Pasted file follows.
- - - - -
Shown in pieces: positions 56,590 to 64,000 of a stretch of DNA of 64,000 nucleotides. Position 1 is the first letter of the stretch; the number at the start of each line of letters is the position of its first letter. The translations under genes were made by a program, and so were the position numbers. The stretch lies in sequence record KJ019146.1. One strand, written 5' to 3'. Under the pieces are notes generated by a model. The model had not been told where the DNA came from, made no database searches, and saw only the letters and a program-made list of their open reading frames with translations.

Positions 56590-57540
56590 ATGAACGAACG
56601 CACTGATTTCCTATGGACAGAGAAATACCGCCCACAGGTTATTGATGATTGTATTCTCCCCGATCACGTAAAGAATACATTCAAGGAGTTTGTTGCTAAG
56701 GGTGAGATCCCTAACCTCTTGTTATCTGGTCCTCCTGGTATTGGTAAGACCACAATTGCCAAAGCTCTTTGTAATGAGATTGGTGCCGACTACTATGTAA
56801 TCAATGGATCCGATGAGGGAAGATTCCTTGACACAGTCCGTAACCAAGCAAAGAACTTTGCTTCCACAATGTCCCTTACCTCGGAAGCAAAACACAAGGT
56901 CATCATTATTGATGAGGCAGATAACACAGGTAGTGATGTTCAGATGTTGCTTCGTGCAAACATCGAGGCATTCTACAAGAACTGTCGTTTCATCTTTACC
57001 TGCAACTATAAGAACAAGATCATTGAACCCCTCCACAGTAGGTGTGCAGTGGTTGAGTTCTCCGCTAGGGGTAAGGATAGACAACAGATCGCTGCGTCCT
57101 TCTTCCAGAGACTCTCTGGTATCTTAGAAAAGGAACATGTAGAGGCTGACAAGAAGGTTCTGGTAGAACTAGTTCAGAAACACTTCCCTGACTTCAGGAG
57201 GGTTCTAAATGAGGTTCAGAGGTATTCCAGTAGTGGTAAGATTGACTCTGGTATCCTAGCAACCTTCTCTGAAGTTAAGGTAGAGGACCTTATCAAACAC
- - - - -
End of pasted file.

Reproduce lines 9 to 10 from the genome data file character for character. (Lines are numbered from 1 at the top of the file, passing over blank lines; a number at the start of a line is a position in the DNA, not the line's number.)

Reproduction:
57101 TCTTCCAGAGACTCTCTGGTATCTTAGAAAAGGAACATGTAGAGGCTGACAAGAAGGTTCTGGTAGAACTAGTTCAGAAACACTTCCCTGACTTCAGGAG
57201 GGTTCTAAATGAGGTTCAGAGGTATTCCAGTAGTGGTAAGATTGACTCTGGTATCCTAGCAACCTTCTCTGAAGTTAAGGTAGAGGACCTTATCAAACAC